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11 Things I Learned About Dash Setting Up 80 New Wallets at Liberty Forum

About Dash

Dash is the most “painless” coin out there

When it comes to being user-friendly, there is no competitor. Search the App Store or Play Store for “Dash wallet.” Download the first one that comes up. Scan a QR code. Send. Costs pennies at most, and works smoothly and quickly. Now you can buy stuff with it. Cryptocurrency fans and new users alike are always surprised and impressed at how painless Dash is to use, even before the release of the much-vaunted Evolution platform. That’s its main competitive advantage.

For commerce, there is no serious competition

Even for as big of a Dash fan as I am, I was a little surprised at just how overwhelmingly it dominated the vendor space. Just about every vendor that was able to take cryptocurrency accepted Dash, and the vast majority of cryptocurrency sales were in Dash. Not more than any other coin, not even more than every other coin combined, but several times more than every other coin together. In markets with heavy use of cryptocurrency, as well as in the future when such payment options become more widespread, no other coin even comes close to Dash.

There’s a crying need for a one-stop beginner site

I take some personally responsibility for this. There’s no super user-friendly site for learning about Dash anywhere. There’s some landing pages, the main Dash.org site is okay, but there’s a big gap between that and what is needed for beginners. This was part of the vision with DiscoverDash.com, which means it’s one of my priorities to get it finished and perfect as soon as possible.

Some technical elements need to be removed from the user experience

This is true of every coin, and while Dash has fewer technical issues that everyday users have to deal with, there’s still a couple. For one, I learned that InstantSend needs five previous confirmations in order to send. Every few transactions it wouldn’t let me use InstantSend and I had no idea why. Turns out, I had my entire balance in just a couple inputs, and every time I sent out a small amount that larger amount had to be split up into smaller pieces. Doing that meant that parts of the balance became unconfirmed as they were sent back to the wallet, and I had to wait to use InstantSend again. My partner didn’t have this problem because his wallet had received his balance in many smaller transactions.

While it’s really easy to either split up your inputs or wait a little in between transactions, someday an average user is going to be really frustrated when they try to pay for something and it doesn’t work. They won’t know why. Some tweaks have to happen back-end, like making sure spending wallets automatically split up balances into smaller denominations, so that the end user never experiences these hiccups.

About Crypto Fans

Most are fans, few are users

More than a technology, crypto is a culture. Many are fans, plenty have bought some, a few carry some in mobile wallets, almost none regularly use it. Sadly (to me), more own a t-shirt of a coin than own a wallet of that same coin.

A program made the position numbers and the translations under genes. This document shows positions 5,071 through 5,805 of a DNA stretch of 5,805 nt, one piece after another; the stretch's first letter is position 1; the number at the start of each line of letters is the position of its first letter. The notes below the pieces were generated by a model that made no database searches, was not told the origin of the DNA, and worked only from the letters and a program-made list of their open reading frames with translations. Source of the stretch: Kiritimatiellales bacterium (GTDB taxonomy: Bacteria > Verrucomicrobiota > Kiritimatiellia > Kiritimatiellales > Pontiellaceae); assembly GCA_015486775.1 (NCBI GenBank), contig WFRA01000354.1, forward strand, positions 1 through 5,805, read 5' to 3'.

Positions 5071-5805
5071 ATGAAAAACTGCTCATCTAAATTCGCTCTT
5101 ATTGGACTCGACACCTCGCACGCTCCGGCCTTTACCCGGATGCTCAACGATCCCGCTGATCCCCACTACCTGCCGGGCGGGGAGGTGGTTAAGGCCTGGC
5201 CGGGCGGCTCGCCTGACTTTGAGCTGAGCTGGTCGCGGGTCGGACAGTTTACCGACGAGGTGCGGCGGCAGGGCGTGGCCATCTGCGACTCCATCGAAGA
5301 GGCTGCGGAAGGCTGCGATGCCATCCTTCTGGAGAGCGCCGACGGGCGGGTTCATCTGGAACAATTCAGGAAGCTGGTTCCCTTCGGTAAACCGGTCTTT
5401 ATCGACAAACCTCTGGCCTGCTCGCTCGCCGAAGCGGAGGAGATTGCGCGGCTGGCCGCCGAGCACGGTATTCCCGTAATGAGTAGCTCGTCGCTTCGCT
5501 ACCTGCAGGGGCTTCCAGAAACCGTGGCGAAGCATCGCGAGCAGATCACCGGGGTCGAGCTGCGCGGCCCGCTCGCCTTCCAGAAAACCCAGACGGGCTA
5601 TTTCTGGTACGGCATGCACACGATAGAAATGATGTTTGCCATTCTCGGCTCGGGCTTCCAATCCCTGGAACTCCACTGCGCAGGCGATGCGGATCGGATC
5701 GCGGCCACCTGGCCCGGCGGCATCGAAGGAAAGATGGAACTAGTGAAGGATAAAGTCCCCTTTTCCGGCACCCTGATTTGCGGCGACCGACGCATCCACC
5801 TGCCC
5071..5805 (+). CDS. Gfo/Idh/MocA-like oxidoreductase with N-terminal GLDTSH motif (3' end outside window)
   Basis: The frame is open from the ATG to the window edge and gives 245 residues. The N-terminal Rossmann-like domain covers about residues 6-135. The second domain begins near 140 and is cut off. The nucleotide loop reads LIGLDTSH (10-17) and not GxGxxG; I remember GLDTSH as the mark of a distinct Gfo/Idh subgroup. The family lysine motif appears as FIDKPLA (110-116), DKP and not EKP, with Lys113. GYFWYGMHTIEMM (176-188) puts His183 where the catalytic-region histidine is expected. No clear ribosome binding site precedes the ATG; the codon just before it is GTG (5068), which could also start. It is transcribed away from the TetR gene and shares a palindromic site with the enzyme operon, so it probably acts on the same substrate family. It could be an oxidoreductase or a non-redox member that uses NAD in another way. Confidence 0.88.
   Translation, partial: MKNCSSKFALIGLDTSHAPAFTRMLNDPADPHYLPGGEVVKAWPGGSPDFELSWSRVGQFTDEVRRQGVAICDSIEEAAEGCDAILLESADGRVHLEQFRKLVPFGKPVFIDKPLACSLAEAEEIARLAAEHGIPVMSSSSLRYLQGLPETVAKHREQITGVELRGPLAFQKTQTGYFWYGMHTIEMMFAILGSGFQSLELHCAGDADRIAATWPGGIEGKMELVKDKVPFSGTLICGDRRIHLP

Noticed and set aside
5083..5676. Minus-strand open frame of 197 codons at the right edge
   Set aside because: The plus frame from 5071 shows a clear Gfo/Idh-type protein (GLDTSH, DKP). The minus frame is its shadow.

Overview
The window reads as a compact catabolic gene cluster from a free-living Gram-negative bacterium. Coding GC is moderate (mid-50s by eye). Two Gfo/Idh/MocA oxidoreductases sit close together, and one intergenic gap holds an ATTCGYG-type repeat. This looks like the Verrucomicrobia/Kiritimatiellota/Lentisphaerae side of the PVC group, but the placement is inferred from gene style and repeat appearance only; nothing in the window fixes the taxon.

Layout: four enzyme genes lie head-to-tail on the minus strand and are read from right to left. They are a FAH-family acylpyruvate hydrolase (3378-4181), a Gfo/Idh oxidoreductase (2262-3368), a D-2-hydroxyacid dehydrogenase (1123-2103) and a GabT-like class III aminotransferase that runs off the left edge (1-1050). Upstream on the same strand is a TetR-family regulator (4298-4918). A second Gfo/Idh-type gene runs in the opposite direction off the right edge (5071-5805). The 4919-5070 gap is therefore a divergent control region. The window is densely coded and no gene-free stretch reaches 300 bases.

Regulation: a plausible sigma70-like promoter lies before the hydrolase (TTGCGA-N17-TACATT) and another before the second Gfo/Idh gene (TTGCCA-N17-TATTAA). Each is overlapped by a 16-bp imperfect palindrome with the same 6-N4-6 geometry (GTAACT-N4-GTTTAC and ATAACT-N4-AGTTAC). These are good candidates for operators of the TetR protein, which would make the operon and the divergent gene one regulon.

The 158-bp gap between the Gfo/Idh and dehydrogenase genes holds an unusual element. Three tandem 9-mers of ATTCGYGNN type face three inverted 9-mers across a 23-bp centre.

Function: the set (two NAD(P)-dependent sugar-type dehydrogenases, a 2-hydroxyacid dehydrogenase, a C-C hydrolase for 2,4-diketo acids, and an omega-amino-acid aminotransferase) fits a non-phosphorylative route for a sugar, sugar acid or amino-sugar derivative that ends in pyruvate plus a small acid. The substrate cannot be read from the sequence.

Even among experts, knowledge gaps exist

Of course, cryptocurrency is new and there remains much to be learned. However, the barrier to entry into the “expert” field is very low, and even those who are legitimately knowledgeable have large gaps in their knowledge base. How much does each of these coins cost to send? What’s their transaction volume like? Have they had a backlog? Do any special features work? Especially in terms of the practical, there’s few real experts.

Privacy fans tend to be hardliners

Run-of-the-mill crypto fans tend to be relatively friendly and open-minded. Fans of privacy-centric coins tend to be more aggressive and uncompromising, even among the kind and polite. This may be because privacy options enable a lifestyle of social exclusion, or because support for features which enable ethical economic activity as well as the unethical without bias tends to require strong personalities to defend unquestioningly.

About Mass Adoption

Cryptocurrency is in no way ready for mass use

We’ve come a long way, but there’s still a few elements of using cryptocurrency that keep it from being ready for prime time. If you can’t either easily copy/paste an address, or scan a QR code, crypto becomes unusable. Storage and recovery are a pain, and most new users will simply lose a phone with lots of money on it. And, of course, price fluctuations keep it from being used to price goods and services.

Offline payments will need to become viable

It’s simple: if your phone dies, is misplaced, or even has spotty connectivity, you’re out of luck. There needs to be an offline payment solution before this goes mainstream.

Whoever comes up with the first seamless merchant solution will win big

Merchants are usually the toughest new user to crack, not because they’re unwilling, but because they have quite a few complex sets of considerations in order to get set up, especially tax and accounting. There’s nothing for them right now. Design the first all-inclusive, seamless merchant solution for cryptocurrency, and you’ve won the world.

Fiat currency has pain points, too

Just because of how emergent cryptocurrency is doesn’t discount how much of an improvement it can be over the status quo. Signing up for financial services is a lengthy process full of sensitive information. Sending is expensive and complicated depending on the recipient. International businesses go through extreme headaches processing all the different currencies around the world. When the infrastructure behind cryptocurrency becomes as smooth and seamless as that of fiat currency today, switching will be an easy sell.


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